and rule exclude those who cannot be fair, the statute also
(1) witnesses in the action, (2) persons “interested
directly or indirectly” in the case, and (3) relatives of the
A.R.S. § 21-211(1)-(3).
from sitting on a jury for a specific case, § 21-211 serves at
least three goals:
(1) preserving the right to a fair trial by
knowledge about the case solely from information presented at
Because this is a criminal case, we do not address Civil
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appearance of fairness, which helps instill public confidence in
the judicial system.
See Press-Enter. Co. v. Superior Court,
464 U.S. 501, 508 (1984) (discussing “the appearance of fairness
system”); accord State v. Hursey, 176 Ariz. 330, 334, 861 P.2d
615, 619 (1993) (noting that “[j]ustice and the law must rest
upon the complete confidence of the . . . public”) (internal
quotation omitted); see also Turner v. Louisiana, 379 U.S. 466,
472-73 (1965) (observing that verdict must be based on evidence
developed during trial); accord Miller, 178 Ariz. at 557, 875
P.2d at 790.
As a statutory construction matter, an “interest” must
differ from “bias” and “prejudice” because the latter two terms
are addressed together in subsection (4) of § 21-211, while
“interest” is separately addressed in subsection (2).
legislature intended these words to have the same or similar
meanings, it likely would have included all three terms in the
Moreover, if the terms mean the same thing,
statutes so that no part is rendered redundant or meaningless.
See State v. Thompson, 204 Ariz. 471, 475 ¶ 10, 65 P.3d 420, 424
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indirect interest, but Arizona cases provide some guidance.
example, “[j]urors who are insured by an insurance company that
is a party in the case” have been deemed interested persons
whether a ruling might affect their insurance premiums.
v. Farmers Ins. Co., 177 Ariz. 371, 374, 868 P.2d 954, 957 (App.
Similarly, “every stockholder of a private corporation,
or a corporation exercising the functions defendant exercises,
is interested in the event of a suit brought against his company
and therefore, upon challenge for cause, should be excused.”
Salt River Valley Water Users’ Ass’n v. Berry, 31 Ariz. 39, 4344, 250 P. 356, 357 (1926) (citing statutory provision similar
to § 21-211(2)).
In both cases, the court disqualified the
The potential for an appearance of bias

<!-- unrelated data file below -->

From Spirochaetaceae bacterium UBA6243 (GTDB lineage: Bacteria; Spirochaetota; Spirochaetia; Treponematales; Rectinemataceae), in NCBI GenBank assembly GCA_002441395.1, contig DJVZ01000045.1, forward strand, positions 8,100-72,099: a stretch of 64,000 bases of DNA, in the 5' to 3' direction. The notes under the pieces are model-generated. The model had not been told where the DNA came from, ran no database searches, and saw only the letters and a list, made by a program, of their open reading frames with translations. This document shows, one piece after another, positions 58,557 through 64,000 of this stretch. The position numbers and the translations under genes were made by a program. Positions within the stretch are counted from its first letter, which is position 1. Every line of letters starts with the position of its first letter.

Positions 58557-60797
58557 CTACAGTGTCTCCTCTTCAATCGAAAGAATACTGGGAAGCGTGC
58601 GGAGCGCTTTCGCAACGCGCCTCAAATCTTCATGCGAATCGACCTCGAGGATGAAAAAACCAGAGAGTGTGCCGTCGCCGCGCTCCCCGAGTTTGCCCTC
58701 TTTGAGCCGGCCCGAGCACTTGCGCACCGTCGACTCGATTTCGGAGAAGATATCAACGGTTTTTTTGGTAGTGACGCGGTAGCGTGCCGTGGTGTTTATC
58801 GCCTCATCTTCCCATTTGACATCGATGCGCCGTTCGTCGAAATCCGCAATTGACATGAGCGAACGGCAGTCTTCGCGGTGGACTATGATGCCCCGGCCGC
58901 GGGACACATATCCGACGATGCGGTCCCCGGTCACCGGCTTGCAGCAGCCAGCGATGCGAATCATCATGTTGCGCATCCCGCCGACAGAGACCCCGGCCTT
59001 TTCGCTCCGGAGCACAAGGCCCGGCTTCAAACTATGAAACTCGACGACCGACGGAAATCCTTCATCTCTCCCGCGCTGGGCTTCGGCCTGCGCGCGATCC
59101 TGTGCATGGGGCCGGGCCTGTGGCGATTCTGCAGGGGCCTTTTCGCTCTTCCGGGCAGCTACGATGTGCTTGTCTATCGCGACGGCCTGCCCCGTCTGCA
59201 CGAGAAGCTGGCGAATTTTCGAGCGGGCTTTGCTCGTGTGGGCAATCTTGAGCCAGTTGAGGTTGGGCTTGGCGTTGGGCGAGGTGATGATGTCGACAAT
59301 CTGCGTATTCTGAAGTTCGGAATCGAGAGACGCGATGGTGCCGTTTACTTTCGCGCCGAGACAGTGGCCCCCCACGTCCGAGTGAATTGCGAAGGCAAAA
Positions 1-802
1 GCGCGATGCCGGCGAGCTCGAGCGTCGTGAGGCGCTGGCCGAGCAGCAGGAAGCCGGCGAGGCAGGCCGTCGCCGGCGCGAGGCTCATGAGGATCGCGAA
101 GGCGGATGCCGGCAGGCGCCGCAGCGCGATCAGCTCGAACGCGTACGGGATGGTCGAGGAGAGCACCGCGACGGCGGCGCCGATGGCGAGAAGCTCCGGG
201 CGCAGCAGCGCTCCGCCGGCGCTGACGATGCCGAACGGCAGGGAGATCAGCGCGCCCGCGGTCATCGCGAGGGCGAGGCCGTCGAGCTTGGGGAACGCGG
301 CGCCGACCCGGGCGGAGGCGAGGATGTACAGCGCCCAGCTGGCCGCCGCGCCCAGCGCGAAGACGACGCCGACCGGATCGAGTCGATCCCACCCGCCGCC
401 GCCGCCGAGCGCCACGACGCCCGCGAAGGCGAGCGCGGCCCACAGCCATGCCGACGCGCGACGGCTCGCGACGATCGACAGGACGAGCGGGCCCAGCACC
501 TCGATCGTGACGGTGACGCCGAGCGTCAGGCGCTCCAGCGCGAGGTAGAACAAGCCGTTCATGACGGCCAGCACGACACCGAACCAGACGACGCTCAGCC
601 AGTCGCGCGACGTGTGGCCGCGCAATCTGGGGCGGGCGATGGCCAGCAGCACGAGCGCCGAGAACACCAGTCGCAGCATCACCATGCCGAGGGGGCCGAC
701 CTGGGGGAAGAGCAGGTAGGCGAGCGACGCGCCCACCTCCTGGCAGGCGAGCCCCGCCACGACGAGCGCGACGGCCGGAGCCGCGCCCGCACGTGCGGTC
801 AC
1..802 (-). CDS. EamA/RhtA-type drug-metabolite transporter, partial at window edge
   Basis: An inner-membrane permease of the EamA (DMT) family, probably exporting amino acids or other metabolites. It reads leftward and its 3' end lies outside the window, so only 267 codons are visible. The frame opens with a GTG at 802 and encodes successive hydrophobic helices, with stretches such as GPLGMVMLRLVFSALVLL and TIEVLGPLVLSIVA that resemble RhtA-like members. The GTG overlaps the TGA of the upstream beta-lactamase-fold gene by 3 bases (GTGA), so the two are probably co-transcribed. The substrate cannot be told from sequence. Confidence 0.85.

sufficed to require disqualification regardless of any jurorspecific finding of actual bias.
Yet an interest under A.R.S. § 21-211(2) is not limited
to pecuniary concerns.
It may also include a desire to see one
side prevail in litigation or an alignment with or loyalty to
one party or side.
In criminal cases, for example, officers of
the agency that conducted the investigation work closely with
the prosecution and are often considered part of the prosecution
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See, e.g., Carpenter v. Superior Court, 176 Ariz. 486,
490, 862 P.2d 246, 250 (App. 1993) (finding “law enforcement
agency investigating a criminal action operates as an arm of the
prosecutor for purposes of obtaining information” under Arizona
Rules of Criminal Procedure).
The chief investigator may sit at
investigator will testify in the matter.
Ariz. R. Crim. P.
9.3(d); accord State v. Williams, 183 Ariz. 368, 379-80, 904
P.2d 437, 448-49 (1995).
Because investigators are part of the
exculpatory materials extends to them.
See Kyles v. Whitley,
514 U.S. 419, 437-38 (1995); see also Brady v. Maryland, 373
U.S. 83, 87 (1963); Ariz. R. Crim. P. 15.1(f)(2), (3).
investigating law enforcement agency, by making an arrest and
Accordingly, courts have recognized the interest shared by the
investigating agency and the prosecution in advocating for a
See, e.g., Arizona v. Evans, 514 U.S. 1, 15 (1995)
competitive enterprise of ferreting out crime”) (citing Johnson
v. United States, 333 U.S. 10, 14 (1948)); State v. Meza, 203
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Ariz. 50, 55 ¶ 21, 50 P.3d 407, 412 (App. 2002).3
In addition to the outward appearance of an interest, a
co-employee might feel pressure in judging the “credibility and
conduct of coworkers, a role with potential consequences for his
future working relationships.”
244 P.3d at 81.
Eddington, 226 Ariz. at 77 ¶ 11,
A deputy sitting as a juror might hesitate to